How good are you at guessing what people do merely by looking at them? For instance, could you spot the writer in the queue of people at your local supermarket checkout, or buying something in your neighbourhood convenience store? How about on the crowded commuter train or bus you use each day? Come to that, have you ever thought about what the people you see walking along the street outside your door every day may do for a living?
For the vast majority of the population of any country you care to name, if you saw a highly recognisable and successful writer signing copies of their latest work in a bookshop near you, most would simply not realise that they probably had a writer of their very own living in their midst.
If you were asked to describe what you believe a writer looks like, what would you say? In reality, anyone encountering me on the street would probably do their level best to avoid contact because of my often dishevelled appearance. What can I tell you, I love wearing well worn but comfortable clothes!!!
The person they would see before them is a bearded, balding old man with a limp in his seventy-first year, who prefers to wear old jeans (usually torn) and equally old T-shirts – not that I go outside the house much these days.
Truth be told, people make completely incorrect assumptions about one another. In my case I would be automatically pigeonholed as a sad old loser, judging by the way I look. Boy oh boy you couldn’t be more wrong! Mostly all I want is to be left alone to do what I love – writing books. How a person looks is immaterial to my way of thinking. What counts is what’s inside them!!!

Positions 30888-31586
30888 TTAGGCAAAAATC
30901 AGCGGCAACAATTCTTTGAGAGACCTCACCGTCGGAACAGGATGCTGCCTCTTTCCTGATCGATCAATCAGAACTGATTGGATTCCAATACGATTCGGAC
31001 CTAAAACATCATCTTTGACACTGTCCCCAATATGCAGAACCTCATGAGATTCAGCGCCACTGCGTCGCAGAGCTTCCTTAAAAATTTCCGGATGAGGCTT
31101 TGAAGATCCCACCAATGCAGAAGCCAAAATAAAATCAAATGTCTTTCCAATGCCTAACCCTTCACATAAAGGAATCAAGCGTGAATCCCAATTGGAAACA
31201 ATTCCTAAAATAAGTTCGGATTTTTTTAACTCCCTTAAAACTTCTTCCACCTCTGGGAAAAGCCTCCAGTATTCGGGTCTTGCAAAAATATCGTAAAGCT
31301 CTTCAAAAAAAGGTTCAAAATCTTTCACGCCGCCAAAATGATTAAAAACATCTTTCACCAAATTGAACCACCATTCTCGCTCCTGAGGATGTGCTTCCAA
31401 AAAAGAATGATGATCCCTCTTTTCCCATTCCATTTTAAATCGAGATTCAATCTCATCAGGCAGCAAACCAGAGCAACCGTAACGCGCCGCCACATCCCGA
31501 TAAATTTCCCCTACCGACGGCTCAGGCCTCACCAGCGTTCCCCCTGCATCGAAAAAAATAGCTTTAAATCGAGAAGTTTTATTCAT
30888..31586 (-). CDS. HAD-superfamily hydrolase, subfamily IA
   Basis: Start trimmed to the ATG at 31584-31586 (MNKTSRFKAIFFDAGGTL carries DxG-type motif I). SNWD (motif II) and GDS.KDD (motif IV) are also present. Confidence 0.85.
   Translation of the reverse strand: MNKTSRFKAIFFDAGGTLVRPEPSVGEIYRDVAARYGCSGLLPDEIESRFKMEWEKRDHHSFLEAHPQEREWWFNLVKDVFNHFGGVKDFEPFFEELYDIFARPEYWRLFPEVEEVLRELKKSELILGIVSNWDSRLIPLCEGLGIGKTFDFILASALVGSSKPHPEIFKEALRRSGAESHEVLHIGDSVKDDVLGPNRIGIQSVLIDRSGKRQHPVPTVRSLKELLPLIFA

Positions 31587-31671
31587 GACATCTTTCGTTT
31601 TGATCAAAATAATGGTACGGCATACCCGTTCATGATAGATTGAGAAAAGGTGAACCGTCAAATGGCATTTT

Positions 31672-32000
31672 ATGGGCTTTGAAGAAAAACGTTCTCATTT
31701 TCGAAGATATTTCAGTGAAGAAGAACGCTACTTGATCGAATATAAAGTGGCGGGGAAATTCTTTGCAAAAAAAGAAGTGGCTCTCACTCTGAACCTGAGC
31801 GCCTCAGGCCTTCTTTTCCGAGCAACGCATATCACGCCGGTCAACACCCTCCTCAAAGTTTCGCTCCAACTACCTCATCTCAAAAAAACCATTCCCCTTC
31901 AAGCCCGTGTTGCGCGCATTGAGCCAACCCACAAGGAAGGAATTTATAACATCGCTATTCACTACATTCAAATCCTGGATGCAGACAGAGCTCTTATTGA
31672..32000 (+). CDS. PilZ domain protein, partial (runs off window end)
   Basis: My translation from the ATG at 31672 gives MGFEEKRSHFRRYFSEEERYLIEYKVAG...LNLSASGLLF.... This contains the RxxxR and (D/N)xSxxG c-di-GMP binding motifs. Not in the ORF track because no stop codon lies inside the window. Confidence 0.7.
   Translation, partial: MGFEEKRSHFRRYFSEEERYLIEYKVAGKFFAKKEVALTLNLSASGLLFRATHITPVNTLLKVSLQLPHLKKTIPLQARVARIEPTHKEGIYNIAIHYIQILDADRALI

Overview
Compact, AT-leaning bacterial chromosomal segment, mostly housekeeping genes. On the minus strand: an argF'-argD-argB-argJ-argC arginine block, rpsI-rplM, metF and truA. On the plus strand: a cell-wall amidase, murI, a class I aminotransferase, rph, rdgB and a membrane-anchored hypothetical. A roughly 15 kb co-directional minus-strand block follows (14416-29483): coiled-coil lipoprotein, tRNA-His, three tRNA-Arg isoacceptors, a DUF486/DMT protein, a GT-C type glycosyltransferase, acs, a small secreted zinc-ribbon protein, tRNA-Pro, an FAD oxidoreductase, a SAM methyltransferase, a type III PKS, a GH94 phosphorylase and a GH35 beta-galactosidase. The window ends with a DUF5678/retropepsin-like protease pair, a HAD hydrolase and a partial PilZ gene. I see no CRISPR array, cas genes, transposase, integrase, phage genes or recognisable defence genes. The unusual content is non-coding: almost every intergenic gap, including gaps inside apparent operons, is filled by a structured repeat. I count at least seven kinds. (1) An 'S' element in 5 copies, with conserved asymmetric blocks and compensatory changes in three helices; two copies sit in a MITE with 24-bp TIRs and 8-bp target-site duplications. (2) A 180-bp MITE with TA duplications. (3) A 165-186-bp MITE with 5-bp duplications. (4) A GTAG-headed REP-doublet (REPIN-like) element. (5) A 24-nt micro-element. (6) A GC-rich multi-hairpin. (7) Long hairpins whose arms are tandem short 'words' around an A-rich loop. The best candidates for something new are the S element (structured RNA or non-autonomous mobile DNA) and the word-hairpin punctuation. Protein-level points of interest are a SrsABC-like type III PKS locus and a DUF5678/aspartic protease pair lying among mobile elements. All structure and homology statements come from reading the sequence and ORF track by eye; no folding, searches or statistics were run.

I hardly fit the stereotype of what the English public perceives a writer should look like, and that suits me just fine. It means I can get on with that next novel, apart from the odd interruption to my daily work schedule, like the postman, paperboy, or my grocery delivery once a week.
Out of the nine thousand plus people living alongside me in the small English market town of Beccles here in North Suffolk, less than ten of them know that I write. It always makes me laugh when people find out that fact about me. The look on their faces is always priceless – yet another totally misguided assumption of theirs, blown to hell…
The really weird thing is that in the world of ebooks I’m known to thousands across the planet, granted they are mostly in the US. Yet if I was to walk past them would they realise who I was – probably not. Don’t get me wrong, I’m not complaining – far from it. Most of us crave anonymity, and I’m no exception. Just so long as I’m left alone to get on with it, I’ll keep on cranking out a novel, roughly one a year, or every two years depending on the writing flow.
Most writers I know are reclusive by nature. We have to be. How else would we be able to write that book you’re hopefully enjoying at the moment? Unlike most other people, as writers if we’re serious about what we do we work a seven day week over many months, always unpaid. Ask yourselves – would you work for your boss for nothing? We only get paid (receive royalties) when you buy a copy of one of our books. We get nothing if you got yourselves a free copy!!
So, the next time you’re in town, or taking a walk in your own neighbourhood, don’t just dismiss people out of hand by the way they look. Instead, see if you can spot your local writer among them.